PHIL 210
Philosophy of Social Sciences Fall 2009
Division II Writing Skills
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Is it possible to have scientific knowledge of human thought, feelings, behavior, social life and history? If so, is that knowledge importantly different in kind or in rigor from the knowledge we have of natural phenomena? Do social sciences legitimately employ different methodology than natural sciences? If so, what is that methodology, is there a single one, and what is the cognitive goal it serves? If not, could social sciences improve their scientific credibility by emulating the methodology of natural sciences? To answer these questions, we will discuss some of the following issues in the philosophy of social sciences: nature of `social facts’ and social reality; holism vs. reductionism; teleological, functional and structural explanations; theory formation, evidence, and the role of values in social science; the relationship between knowers and the known; and some issues concerning agency, rationality, intentionality and understanding. The readings will include Mill, Dilthey, Durkhem, Weber, Hempel, Rudner, Nagel, Popper, Winch, Taylor, Geertz, Rosenberg, MacIntyre, Hacking, Longino, Nelson, Wylie, and other contemporary philosophers of social sciences.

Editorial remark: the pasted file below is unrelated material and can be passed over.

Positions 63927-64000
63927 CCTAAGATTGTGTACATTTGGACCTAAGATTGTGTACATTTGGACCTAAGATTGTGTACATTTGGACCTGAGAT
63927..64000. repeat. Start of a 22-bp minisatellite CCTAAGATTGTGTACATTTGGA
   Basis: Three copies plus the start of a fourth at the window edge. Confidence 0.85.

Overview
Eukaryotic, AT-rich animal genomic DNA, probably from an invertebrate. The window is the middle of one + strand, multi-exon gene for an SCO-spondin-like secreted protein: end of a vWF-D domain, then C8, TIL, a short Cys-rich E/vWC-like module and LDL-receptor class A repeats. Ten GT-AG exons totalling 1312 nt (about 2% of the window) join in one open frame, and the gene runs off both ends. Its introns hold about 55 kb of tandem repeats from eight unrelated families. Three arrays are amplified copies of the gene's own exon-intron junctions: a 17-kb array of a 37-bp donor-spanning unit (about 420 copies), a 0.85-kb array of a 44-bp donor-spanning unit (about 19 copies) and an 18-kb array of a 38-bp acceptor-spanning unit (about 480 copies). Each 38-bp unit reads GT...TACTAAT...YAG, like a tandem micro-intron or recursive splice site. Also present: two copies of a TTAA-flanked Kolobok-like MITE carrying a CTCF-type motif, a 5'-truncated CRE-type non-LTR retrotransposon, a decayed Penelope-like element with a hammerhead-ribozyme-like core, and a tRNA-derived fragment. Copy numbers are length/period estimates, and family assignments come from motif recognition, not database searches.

The Class: Format: lecture/discussion
Limit: 19
Expected: 10-15
Class#: 1024
Grading: yes pass/fail option, yes fifth course option
Requirements/Evaluation: class participation, 8 short weekly response papers (1-2 page) three longer (5 page) papers
Prerequisites: Philosophy 101 or 102 or 103; or instructor consent; Philosophy 209 is highly recommended
Enrollment Preferences: Philosophy majors, students who have taken Philosophy 209, and students who demonstrate serious interest in the course
Distributions: Division II Writing Skills

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